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10 Black Animals


Welcome to this article about the 10 most interesting black animals.

Black is bold and beautiful. Many color psychologists believe black symbolizes mystery and intrigue, and you can certainly say this about many black animals.

Of all the colors in nature, black is the only one that can exist without light reflection. So, in a technical sense, you can say black is not a color at all but an absence of color. This makes for an interesting viewpoint when it comes to animal biology because most black animals have an abundance of the coloring pigment melanin.


Melanin is the natural pigment found in most organisms, giving them their color. It is of various types, and different melanin pigments are responsible for the varying shades of color across species. A lack or deficiency of this pigment results in albinism.

Eumelanin is the typical melanin type that causes black coloration in black animals. Generally, mammals synthesize this melanin for skin coloration and protection from damaging solar radiation. However, Insects are even more innovative with their use of melanin, as they utilize it in external pigmentation, exoskeletal hardening, healing, and immune responses.

 With this in mind, black animals should not be confused with melanistic animals who suffer from melanism. Melanism is a mutated condition that causes excessive development of eumelanin in the skin and appendages, making the animal completely black and devoid of its natural specie color.

Distinctions Between Black Animals And Melanistic Animals

Black is black. Who cares which black is which? Right? Wrong. Yes, melanistic animals are black, but the difference between them and naturally black creatures is that melanism is a genetic anomaly.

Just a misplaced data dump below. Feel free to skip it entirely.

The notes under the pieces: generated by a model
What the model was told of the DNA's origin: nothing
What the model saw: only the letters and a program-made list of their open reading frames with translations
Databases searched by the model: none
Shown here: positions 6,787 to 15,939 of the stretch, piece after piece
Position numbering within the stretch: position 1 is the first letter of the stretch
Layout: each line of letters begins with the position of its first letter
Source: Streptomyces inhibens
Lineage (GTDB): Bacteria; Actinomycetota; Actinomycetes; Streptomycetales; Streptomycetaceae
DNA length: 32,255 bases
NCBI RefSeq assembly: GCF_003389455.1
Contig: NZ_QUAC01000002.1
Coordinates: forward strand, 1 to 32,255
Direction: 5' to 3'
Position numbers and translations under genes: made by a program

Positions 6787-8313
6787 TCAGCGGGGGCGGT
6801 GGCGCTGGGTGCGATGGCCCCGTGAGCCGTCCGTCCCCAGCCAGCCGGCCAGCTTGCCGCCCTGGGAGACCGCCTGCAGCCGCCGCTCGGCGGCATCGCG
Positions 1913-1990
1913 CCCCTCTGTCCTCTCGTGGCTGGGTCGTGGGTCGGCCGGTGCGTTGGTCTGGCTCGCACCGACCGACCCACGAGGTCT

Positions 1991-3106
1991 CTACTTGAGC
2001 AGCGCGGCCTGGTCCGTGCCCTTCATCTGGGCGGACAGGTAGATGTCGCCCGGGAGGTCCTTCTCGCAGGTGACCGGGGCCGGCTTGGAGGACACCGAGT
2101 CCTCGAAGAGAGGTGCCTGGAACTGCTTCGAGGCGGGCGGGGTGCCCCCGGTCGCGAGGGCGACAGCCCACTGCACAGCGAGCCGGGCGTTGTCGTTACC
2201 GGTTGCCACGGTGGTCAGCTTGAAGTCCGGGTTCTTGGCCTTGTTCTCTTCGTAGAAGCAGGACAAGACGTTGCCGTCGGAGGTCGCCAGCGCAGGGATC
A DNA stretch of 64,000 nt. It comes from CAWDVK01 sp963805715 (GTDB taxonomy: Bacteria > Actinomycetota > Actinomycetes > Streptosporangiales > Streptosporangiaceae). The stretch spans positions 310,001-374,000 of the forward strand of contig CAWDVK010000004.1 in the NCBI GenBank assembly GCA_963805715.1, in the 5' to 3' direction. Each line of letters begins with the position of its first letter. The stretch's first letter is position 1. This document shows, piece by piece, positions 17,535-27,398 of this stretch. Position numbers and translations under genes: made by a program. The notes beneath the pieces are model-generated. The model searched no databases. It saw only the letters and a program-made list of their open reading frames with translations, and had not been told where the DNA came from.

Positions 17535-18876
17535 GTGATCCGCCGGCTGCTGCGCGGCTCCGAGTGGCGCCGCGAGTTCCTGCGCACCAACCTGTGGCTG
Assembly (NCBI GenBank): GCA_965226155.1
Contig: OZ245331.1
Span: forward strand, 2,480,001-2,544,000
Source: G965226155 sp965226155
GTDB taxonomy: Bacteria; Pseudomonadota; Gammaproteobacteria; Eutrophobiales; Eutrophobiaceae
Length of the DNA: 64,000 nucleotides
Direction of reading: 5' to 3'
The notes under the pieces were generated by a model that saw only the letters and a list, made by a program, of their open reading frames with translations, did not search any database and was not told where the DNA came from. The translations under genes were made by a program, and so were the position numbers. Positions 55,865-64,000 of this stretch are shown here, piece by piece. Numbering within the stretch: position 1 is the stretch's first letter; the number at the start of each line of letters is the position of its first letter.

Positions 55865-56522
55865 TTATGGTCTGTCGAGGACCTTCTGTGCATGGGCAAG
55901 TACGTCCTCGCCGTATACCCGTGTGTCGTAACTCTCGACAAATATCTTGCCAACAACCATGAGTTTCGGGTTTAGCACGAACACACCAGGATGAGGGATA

While black animals are predominantly dark across their species, melanistic animals are unique individuals who are part of a larger species but have divergent pigmentation genes. For example, the popular black panther is often confused with a black feline species, but these wildcats are only melanistic color variants of the leopard and Jaguar.

 Other than their color, every other aspect of their existence, including hunting, feeding, mating, and reproductive behavior, remains consistent with other individuals of their species. 

If you can get close enough, you’ll see that the rosette formation typical of a leopard’s and jaguar’s fur remains in black panthers, only it may not be visible from afar.

What Makes Black Animals Interesting?

As mentioned earlier, black animals are mysterious and intriguing. Not many species don black exclusively compared to other colors for a color so ubiquitous. This is fascinating because black is a very practical color, and it makes for efficient camouflage and pronounced aposematic coloration to scare off predators.

 Yet, the number of animals that spot this color is few and far between, making the animals that do stand out even more. Among these animals are black mammals, reptiles, birds, insects, and amphibians. So you can see, even though there are few, they are still well-represented across the animal kingdom.